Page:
MYRTLE BEACH — An attempt to locate an Air Force Once Museum in Horry County had its second touchdown in Myrtle Beach recently, but if its reception here is like that it has had in other cities, you probably don't want to buy tickets just yet.
According to various news reports, the museum didn't find the right formula or a home in Las Vegas; Charlotte; Fayetteville, N.C.; Wilmington, N.C., or Chicago before it found its way to the administration committee meeting of the Horry County Council earlier this week.
No news reports could be found for its touch-and-gos in Las Vegas, Charlotte, Fayetteville or Chicago, but it apparently shunned Wilmington just as the North Carolina Department of Transportation said it wouldn't donate 35 acres for the museum, but it would sell the land. It is unclear why museum officials opted not to build in Wilmington.
North Carolina's Department of Aviation paid UNC-Wilmington $23,000 for an economic study on the museum, according to the Star News of Wilmington, and the report glowed with the potential of a significant economic impact.
The idea got a vote of support from the Wilmington City Council, the newspaper reported. The newspaper's story, written in 2009, said the museum had previously been proposed in Myrtle Beach.
Chuck Violette, CEO of the National Air Force One Museum Foundation, offered the same projections to Horry Council's administration committee members, and County Council Chairman Mark Lazarus said he was skeptical when he realized that the economic impact depended on the museum's staff of 220 being paid an average of more than $60,000 a year.
Violette couldn't be reached for comment Friday, but Howie Franklin, Brunswick County Airport director identified as a museum board member in the Wilmington reports, said in a telephone message that the museum's organizers seem to have disappeared.
"They were talking about Michigan,'' Franklin said in the message. "They were talking about Wisconsin.''
Franklin couldn't be reached after he left the message.
Violette told Horry County Council members that he wanted their permission to put a sign on 20 acres at the former Myrtle Beach Air Force Base that said it was the home of the future Air Force One Museum, which he said he needed to be able to raise the $75 million the museum was to have cost.
The land is owned by the county's Department of Airports. If it were to be sold, the Federal Aviation Administration would have to approve the sale.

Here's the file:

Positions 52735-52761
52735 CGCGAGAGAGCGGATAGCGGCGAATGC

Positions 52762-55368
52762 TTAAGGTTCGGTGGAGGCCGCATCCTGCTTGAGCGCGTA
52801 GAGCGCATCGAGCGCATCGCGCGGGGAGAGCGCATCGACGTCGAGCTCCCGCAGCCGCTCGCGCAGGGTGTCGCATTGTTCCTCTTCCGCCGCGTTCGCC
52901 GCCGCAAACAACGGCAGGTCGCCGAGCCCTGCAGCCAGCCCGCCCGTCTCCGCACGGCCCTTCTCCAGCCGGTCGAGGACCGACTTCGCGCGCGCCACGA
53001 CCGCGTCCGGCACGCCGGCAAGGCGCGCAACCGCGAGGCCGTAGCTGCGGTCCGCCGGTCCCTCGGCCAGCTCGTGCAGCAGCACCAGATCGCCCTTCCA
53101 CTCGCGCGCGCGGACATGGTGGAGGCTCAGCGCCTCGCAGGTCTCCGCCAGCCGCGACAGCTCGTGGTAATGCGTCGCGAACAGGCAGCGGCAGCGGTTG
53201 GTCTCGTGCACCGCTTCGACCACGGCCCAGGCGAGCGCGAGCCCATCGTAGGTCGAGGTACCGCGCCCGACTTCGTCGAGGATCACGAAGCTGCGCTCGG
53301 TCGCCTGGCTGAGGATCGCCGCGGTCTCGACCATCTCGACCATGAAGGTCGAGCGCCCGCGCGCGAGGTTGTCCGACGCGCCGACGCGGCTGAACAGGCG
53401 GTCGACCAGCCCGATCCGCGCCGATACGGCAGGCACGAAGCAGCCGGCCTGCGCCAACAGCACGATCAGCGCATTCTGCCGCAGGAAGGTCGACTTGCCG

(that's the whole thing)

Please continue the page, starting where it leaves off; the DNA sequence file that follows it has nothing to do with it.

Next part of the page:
Among other things, he said the museum would exhibit the airplane that transported the body of President John F. Kennedy from Dallas, where he was assassinated, to Washington, D.C.
Lazarus said he wasn't surprised Friday to learn that the U.S. Air Force considers that airplane to be the centerpiece of its aircraft exhibit at the Air Force Museum at Wright-Patterson Air Force Base in Dayton, Ohio.
Information on the museum's website said it had spurned an offer from the LBJ Presidential Library to buy the historic airplane. Lyndon Johnson, Kennedy's vice president, was sworn in as president on the Dulles to Washington flight.
Lazarus said Violette had originally been scheduled to speak to the administration committee two weeks ago, when information he had forwarded to commissioners said he then was looking at land near the new headquarters of Bausch Linnemann on Harrelson Boulevard. But he missed a flight and his appearance was rescheduled for last week, Lazarus said.
Even that wasn't the first time Horry's board had heard of the museum, according to Councilman Gary Loftus.
He wasn't at the administration committee meeting, but upon learning about the museum's pitch, he said, "They've been here before. It was a couple of years ago.''
Lazarus said that the museum sounds like a good idea, if organizers can raise the money for it. But the county's unlikely to contribute, he said.
He said it's also unlikely that the county will let the museum put its sign on land it has not yet purchased.